Sandwiched between paragraphs outlining James Zachariah George’s biography, the George Hall contextualization plaque says, “George was most responsible for crafting the ‘Mississippi Plan,’ a program of voter intimidation, violent repression and riot aimed at returning his state to white Democratic rule.”
The plaque goes on to say this repression was “bitter and bloody,” and that the constitution of 1890, spearheaded by George, “effectively reduced the number of qualified black Mississippi voters from 147,205 to 8,615.”
These facts are true and important. But they are not sufficient.
Taken on its own, keeping people from voting does not seem that brutal. Many of us choose not to vote, despite having the right. George claimed black suffrage was dangerous to black and white Mississippians alike.
This type of revisionist history, making voter suppression seem benevolent, is overwhelming.
“Mississippi History,” a 1930s textbook, gives an account of the 1875 election so outrageous that it would be comical if it weren’t so disturbing.
According to this book, the “native white citizens” wanted to choose a legislature that would represent them, but a “negro militia” kept them from the polls. The Ku Klux Klan was sent out to “permit an honest election.”
In reality, George’s Mississippi Plan was designed to intimidate black voters. White democrats flooded polling places in 1875, threatening and attacking black voters if they persisted in attempting to vote.
“They said they would carry the county or kill every n—er. They would carry it if they had to wade in blood,” said J.L. Edmonds, a black school teacher in Clay County who watched as many of his fellow voters were shot and killed in 1875.
Voter suppression was not a bureaucratic inconvenience; it was a campaign of terror designed to prevent the black population — 55 percent of Mississippi’s population in 1875 — from jeopardizing white domination.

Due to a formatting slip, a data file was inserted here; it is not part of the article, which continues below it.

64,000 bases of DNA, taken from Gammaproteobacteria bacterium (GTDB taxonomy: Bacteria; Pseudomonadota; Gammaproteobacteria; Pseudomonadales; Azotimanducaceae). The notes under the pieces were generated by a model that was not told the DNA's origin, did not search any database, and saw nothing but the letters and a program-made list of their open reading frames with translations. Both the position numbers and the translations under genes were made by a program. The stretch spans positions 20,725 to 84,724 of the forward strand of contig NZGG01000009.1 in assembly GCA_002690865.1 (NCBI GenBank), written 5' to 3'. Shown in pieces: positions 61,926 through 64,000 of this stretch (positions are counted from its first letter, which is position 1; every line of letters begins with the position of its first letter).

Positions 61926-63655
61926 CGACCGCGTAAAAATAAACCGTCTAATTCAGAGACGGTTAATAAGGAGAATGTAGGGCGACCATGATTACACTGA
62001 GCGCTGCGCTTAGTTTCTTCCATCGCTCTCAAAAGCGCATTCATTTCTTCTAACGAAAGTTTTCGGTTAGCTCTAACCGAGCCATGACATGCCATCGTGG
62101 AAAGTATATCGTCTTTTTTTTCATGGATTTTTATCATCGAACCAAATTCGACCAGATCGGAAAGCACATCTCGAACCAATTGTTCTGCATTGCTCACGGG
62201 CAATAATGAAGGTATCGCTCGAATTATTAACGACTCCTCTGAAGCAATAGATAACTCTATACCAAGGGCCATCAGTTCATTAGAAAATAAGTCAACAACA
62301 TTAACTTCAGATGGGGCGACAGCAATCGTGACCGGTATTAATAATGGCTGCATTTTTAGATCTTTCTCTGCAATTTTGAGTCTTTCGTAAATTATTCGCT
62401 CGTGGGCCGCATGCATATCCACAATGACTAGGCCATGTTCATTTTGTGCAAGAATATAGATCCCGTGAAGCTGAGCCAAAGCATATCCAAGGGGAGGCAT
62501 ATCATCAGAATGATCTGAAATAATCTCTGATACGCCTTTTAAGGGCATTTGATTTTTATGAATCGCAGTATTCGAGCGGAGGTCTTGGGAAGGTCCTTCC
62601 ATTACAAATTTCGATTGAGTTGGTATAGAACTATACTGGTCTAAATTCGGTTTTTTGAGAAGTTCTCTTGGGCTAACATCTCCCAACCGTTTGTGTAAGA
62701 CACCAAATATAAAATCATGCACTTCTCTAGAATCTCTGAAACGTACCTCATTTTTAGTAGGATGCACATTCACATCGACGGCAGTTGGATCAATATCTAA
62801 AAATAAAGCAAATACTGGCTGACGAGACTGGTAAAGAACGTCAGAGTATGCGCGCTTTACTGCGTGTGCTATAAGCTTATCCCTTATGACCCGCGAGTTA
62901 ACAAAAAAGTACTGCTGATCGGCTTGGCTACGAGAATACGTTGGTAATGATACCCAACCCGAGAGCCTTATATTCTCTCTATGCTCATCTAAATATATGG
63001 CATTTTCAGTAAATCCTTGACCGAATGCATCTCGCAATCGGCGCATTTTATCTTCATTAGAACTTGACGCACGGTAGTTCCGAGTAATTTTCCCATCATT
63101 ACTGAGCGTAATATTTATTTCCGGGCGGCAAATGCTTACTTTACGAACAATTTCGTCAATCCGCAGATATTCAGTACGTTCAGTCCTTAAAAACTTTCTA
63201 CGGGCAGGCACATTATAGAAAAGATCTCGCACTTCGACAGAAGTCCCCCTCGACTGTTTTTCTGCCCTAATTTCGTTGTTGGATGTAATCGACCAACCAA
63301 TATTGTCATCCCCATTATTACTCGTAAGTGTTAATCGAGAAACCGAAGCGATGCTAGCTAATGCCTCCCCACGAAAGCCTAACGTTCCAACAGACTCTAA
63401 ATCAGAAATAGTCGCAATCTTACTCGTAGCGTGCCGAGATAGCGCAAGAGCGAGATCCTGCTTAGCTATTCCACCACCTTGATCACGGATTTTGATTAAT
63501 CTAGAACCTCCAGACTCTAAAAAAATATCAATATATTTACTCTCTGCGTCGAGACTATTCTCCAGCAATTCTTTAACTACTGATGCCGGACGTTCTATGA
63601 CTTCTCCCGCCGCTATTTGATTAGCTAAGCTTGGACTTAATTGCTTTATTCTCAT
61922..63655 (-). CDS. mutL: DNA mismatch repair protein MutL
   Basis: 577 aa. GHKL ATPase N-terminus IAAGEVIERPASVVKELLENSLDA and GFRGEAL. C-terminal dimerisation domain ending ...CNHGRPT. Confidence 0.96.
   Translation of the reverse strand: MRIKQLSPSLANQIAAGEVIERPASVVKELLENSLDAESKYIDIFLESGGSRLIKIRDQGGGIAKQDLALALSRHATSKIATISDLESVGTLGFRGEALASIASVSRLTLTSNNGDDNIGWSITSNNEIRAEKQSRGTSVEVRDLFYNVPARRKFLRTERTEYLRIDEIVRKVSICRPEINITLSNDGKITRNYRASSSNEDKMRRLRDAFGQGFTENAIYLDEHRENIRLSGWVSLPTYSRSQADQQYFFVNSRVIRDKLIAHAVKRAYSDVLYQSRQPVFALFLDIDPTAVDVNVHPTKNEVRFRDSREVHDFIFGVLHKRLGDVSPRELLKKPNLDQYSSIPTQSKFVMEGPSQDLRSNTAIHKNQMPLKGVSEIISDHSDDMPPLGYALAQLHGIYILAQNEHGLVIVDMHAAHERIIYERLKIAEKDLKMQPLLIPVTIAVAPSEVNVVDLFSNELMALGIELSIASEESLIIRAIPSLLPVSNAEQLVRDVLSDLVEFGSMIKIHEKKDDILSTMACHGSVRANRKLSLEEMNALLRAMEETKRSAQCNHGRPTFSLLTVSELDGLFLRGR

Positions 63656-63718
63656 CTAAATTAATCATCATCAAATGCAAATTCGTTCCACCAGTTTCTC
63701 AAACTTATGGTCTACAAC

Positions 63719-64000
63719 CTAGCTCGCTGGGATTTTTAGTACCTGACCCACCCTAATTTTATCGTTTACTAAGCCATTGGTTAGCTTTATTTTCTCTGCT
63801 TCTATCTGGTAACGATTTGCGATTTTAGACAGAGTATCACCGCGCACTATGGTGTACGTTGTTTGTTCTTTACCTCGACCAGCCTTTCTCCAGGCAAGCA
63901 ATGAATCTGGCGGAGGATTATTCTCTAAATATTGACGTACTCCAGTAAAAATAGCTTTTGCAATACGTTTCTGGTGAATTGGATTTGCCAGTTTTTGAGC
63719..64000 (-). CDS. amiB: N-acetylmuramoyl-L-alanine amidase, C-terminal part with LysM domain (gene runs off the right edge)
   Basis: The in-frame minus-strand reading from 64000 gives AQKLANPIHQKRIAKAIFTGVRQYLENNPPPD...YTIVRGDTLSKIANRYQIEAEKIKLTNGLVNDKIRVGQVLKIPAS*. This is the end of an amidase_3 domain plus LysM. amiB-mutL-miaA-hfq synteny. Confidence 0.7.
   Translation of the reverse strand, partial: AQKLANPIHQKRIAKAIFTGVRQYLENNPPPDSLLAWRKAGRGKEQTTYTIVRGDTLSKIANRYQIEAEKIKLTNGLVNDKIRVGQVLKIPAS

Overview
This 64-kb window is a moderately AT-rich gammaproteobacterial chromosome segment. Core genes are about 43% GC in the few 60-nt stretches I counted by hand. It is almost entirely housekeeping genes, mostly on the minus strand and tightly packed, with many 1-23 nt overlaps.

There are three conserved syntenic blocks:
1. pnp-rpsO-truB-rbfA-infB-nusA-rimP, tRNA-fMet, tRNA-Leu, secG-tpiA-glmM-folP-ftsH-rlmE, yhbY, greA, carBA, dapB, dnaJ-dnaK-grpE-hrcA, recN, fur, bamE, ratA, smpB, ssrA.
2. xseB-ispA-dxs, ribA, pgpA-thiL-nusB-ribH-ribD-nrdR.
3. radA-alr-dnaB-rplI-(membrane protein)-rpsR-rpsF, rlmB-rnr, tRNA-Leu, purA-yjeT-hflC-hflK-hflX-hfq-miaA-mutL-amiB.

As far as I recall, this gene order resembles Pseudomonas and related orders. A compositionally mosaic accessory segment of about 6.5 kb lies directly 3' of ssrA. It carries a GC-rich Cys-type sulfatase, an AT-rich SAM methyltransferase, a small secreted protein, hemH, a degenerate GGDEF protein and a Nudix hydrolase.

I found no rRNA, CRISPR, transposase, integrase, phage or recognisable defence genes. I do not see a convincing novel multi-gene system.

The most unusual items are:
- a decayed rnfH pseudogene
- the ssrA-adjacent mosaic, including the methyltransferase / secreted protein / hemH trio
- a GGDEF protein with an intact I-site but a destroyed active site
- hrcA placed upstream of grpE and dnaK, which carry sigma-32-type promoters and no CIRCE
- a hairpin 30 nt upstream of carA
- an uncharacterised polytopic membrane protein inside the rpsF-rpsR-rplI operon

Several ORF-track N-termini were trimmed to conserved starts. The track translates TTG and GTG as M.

In the state constitution of 1890, George made the voter suppression of 1875 into law. It included many provisions specifically targeting black voters — such as poll taxes, literacy tests and a list of disenfranchising crimes — specifically targeting black voters, but incorporated a grandfather clause to ensure the rights of poor white voters.
This outright suppression carried on well into the 20th century. Gus Courts, co-founder of the Belzoni branch of the NAACP, recalls in Timothy B. Tyson’s 2017 book, “The Blood of Emmett Till,” that he rallied a group to vote in 1955 despite being told “the first Negro who put his foot on the courthouse lawn would be killed.”
When the group arrived at the courthouse, after a series of ludicrous questions, their ballots were rejected. Despite its significant black population, not a single black vote was counted that year in Humphreys County, and the 22 black people registered to vote there were regularly threatened and attacked. Later that year, Courts fled the state, calling himself a “refugee of Mississippi terror.”
After the Voting Rights Act of 1965, people across the country worked to overturn the system that men like George put in place 75 years before. The poll tax and literacy tests were prohibited, and security forces were sent to polling sites to allow the black population to vote.
However, even now, voter suppression and intimidation keep Mississippi elections from being truly representative.
Charles Taylor, a Jackson-based community organizer and political data manager, confirmed this idea that the state uses tactics to limit voting among low-income and black populations.
Disenfranchising crimes, Taylor said, is a voter suppression tactic tracing back to emancipation. While there are only 22 disenfranchising crimes in Mississippi, this list disproportionately targets black communities. This is reminiscent of post-emancipation vagrancy laws, used to legally subjugate liberated slaves.
To this day, according to Rethink Mississippi, while 37 percent of the state’s population is black, 61.4 percent of prisoners in Mississippi are black. Being in prison is not considered a valid reason to vote absentee in Mississippi.
Mississippi requires a photo ID to vote, another powerful modern tactic to keep people away from the polls. Black people are statistically less likely than white people to have a valid driver’s license, and while the state offers voter ID cards, obtaining one requires a birth certificate, which itself requires a photo ID.
George’s actions continue to influence our elections. The dehumanizing violence he endorsed is grandfathered into our culture and policy. The longevity of this legacy is visible in his namesake building on our campus.
“Ole Miss has been a manifestation of this state for a very long time,” Taylor said. “Just as subtle as the buildings are, in terms of the students going into the buildings, and they don’t know the origins of it. I think sometimes the state can be just as subtle with its oppression and its racism.”
One of the most powerful things we can do to combat this system — in the days of Gus Courts and now — is vote.